An increase in the price of steel from China, can put pressure on consumer pricing. Manufacturers absorb and then pass on those rising material costs down through their supply chain. As a result, distributors pay more, retailers pay more, and ultimately the buying public pays more. Those raw material costs don’t happen in a bubble, they affect everyone.

Increasing Wages

If employers need to pay more for workers, this can create a rise of inflation. As a business’s payroll increases, they need to find ways to remain profitable. One obvious action they might take? You guessed it—they raise prices on their goods or services, and the consumer foots the bill.

High Demand

Consumers might want something so badly they’re willing to pay higher prices. A demand for necessities such as food, housing, or gas can drive up prices as those items become scarcer. Case in point: think about the demand for housing right now. A scarcity of available homes created buying frenzies in many parts of the country, where buyers overspent on the price of homes in sometimes dramatic fashion. excessive buying encourages inflation Excessive buying can lead to product shortages and rising prices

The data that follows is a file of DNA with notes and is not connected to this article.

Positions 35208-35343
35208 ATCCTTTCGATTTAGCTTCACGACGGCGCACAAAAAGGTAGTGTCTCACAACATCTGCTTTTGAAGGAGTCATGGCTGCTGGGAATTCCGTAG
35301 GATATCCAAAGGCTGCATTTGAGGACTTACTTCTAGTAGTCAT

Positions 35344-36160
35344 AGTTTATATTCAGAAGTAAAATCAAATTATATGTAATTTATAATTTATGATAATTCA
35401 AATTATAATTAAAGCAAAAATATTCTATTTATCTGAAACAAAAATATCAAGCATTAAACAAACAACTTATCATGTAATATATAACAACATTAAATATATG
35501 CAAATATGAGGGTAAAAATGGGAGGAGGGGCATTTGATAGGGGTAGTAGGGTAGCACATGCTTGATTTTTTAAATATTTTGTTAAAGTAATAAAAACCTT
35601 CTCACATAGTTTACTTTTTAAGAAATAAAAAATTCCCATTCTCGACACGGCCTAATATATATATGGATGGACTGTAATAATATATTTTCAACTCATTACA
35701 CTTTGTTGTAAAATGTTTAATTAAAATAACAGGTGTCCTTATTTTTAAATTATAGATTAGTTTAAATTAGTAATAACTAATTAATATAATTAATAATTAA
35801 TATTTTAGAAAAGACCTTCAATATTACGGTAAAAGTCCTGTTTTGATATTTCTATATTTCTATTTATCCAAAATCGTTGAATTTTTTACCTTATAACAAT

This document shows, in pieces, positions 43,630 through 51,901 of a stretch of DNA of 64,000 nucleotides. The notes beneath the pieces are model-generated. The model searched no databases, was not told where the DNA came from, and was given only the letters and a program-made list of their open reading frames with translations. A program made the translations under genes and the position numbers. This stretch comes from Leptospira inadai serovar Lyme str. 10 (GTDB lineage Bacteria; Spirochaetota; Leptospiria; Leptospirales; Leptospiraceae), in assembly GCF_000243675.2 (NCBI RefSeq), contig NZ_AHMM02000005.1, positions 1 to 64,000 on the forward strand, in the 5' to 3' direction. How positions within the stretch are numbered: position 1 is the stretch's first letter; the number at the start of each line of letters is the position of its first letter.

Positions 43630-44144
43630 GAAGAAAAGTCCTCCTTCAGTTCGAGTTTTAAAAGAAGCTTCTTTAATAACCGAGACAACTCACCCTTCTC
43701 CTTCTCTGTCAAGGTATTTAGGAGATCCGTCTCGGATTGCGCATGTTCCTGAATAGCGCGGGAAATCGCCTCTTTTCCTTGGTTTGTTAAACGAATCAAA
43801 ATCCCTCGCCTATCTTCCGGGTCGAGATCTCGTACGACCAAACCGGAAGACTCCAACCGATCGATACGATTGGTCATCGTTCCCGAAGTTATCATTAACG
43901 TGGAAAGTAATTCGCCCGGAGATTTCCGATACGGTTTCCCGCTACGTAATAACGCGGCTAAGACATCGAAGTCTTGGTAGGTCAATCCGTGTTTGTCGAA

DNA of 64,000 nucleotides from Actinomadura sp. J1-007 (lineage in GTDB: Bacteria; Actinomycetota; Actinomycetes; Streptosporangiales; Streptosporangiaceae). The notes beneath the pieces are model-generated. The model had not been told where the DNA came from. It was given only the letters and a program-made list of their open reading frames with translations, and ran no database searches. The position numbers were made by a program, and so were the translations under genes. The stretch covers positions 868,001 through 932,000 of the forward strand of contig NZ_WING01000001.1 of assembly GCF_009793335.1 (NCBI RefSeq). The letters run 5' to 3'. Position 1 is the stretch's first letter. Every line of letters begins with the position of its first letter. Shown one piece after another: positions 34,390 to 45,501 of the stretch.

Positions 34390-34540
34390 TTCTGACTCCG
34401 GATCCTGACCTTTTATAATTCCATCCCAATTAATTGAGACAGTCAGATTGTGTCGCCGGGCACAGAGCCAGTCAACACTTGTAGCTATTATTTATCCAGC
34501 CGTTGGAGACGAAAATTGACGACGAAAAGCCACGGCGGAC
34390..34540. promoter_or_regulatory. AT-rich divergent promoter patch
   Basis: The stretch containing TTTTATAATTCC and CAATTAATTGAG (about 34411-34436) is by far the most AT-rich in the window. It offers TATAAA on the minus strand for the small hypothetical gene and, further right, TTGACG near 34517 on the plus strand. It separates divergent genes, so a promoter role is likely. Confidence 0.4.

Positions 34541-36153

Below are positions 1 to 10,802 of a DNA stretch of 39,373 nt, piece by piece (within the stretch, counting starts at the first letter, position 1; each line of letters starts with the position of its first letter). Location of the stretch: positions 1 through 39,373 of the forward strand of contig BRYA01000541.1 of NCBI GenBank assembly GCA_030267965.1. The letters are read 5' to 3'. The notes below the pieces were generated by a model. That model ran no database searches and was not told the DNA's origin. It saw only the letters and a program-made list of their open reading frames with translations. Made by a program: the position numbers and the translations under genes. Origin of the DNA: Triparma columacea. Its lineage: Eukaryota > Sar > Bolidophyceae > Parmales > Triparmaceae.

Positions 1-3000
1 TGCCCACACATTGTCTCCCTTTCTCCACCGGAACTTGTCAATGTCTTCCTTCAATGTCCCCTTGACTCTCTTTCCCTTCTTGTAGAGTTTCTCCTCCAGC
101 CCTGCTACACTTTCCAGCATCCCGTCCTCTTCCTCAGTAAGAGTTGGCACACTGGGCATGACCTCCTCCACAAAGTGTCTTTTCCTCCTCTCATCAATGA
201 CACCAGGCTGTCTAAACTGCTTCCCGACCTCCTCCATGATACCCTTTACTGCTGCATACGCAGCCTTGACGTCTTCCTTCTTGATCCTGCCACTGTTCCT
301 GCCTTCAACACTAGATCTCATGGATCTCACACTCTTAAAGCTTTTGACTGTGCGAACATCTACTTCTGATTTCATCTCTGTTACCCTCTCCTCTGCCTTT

The Effect of Inflation

Inflation erodes the value of the dollar, affecting consumers ability to buy goods and services. With the U.S. dollar worth less, consumers are forced to spend more. This can set off a chain of events that impacts the economy at large. Because of its effects on the dollar, this in turn impacts your rate of return on your investments. For example, if your investments generate a 7% return, but inflation is at 5%, your net gain is only 2%. In this scenario, your investments are not keeping pace with inflation. The investor is essentially losing money to inflation.

Not So-Fun Fact: If a 5% rate of inflation sounds high, you’re right. But this is exactly what is happening right now as inflation is at its highest rate (5.25%) in 30 years!

Enter the Fed

Part of the Federal Reserve’s job is to watch and react to the ebb and flow of inflation. The Fed wants to keep inflation at the 2% mark and makes policy adjustments to keep prices from increasing too much or too quickly. They understand what the trickle-down effect is when inflation rages out of control. Things become more expensive, companies lay off employees, and the larger economy struggles.